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I will have to implement an endless 3D raster map in program memory. The map may or may NOT start at [0;0;0]. The map has Y coordinate limited by 255, others may be infinite. (yes, now, you may have guessed it is a Minecraft map)
I need to create some class which will have simple McMap::getBlock(int x, short y, int z) and McMap::setBlock(int x, short y, int z) method. Means I need to be able to both read and write the data. I also want to be able to delete blocks and so free the memory.
What should user for this purpose? I think the best solution would be some table with such structure:

int x|short y|int z|int block id|other values...
   55|     21|  666|           1|

But how do I implement this with C++, without using real MySql (that would be real overkill)? Also, I don't want to keep the map when the program exits, so I want the data to be inside the programs memory.
Once more, consider that the map is infinite and so the coordinates may be whatever. Also do not forget that a very distant points may be mapped.
Also, a very important thing to note: I need to have an effective way to get block by X, Y and Z coordinates - I don't want to walk through all block to find one of them.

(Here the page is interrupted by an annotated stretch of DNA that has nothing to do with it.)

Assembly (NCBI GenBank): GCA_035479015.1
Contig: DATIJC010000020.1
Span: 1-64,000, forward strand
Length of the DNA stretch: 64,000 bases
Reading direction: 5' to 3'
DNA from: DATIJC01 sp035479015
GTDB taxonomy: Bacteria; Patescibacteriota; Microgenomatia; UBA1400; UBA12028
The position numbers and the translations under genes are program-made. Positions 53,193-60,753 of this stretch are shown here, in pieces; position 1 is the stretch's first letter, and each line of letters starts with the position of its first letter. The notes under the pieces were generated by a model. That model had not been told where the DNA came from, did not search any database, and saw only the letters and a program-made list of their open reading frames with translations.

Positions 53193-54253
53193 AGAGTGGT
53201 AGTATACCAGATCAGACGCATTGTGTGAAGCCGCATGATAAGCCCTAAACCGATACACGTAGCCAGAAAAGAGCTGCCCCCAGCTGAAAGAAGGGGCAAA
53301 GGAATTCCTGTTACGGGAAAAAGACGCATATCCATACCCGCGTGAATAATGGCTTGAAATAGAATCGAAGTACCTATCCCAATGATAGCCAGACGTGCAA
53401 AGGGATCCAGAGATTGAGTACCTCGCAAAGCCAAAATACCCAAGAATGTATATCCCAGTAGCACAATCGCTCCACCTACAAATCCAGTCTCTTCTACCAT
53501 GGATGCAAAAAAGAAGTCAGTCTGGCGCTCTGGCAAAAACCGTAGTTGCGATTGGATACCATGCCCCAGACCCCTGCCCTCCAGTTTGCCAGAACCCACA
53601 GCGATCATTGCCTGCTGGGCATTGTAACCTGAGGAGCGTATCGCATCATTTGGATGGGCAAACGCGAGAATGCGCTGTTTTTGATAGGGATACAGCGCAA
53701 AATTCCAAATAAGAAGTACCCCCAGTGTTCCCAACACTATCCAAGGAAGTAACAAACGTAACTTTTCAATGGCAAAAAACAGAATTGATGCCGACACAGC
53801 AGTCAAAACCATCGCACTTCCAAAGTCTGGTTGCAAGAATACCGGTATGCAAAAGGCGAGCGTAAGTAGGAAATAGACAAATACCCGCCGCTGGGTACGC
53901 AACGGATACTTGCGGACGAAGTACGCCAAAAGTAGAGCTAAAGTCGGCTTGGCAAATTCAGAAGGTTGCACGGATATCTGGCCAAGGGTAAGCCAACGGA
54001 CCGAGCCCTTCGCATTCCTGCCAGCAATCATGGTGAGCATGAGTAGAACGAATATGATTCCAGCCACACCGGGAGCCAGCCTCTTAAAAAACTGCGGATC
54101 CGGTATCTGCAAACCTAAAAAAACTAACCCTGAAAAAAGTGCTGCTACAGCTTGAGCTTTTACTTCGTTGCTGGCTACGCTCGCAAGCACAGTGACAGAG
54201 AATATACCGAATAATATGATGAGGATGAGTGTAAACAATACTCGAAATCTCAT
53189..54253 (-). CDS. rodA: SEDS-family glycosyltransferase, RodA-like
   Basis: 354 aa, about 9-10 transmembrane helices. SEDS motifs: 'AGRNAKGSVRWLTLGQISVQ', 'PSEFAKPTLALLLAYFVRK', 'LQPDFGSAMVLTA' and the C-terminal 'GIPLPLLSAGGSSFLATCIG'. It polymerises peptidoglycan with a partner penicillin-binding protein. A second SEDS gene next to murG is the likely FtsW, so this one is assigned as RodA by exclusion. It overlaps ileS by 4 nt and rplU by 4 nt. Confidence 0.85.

I have already included library.

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How about SQLite? –  Dan Nissenbaum Mar 30 '13 at 15:54
No SQ, want the data to be within the programs memory! There is no reason to keep them when the program exits. –  Tomáš Zato Mar 30 '13 at 15:55
The important question you did not address is what operations you need to do on the data. –  brian beuning Mar 30 '13 at 15:56
Ok. When you use the word "database" in your question, it implies - well, database. –  Dan Nissenbaum Mar 30 '13 at 15:58
I was just talking about the only solution that came up on my mind, and, while I'm asking here, it's obvious I considered the solution wrong. –  Tomáš Zato Mar 30 '13 at 15:58

2 Answers 2

up vote 3 down vote accepted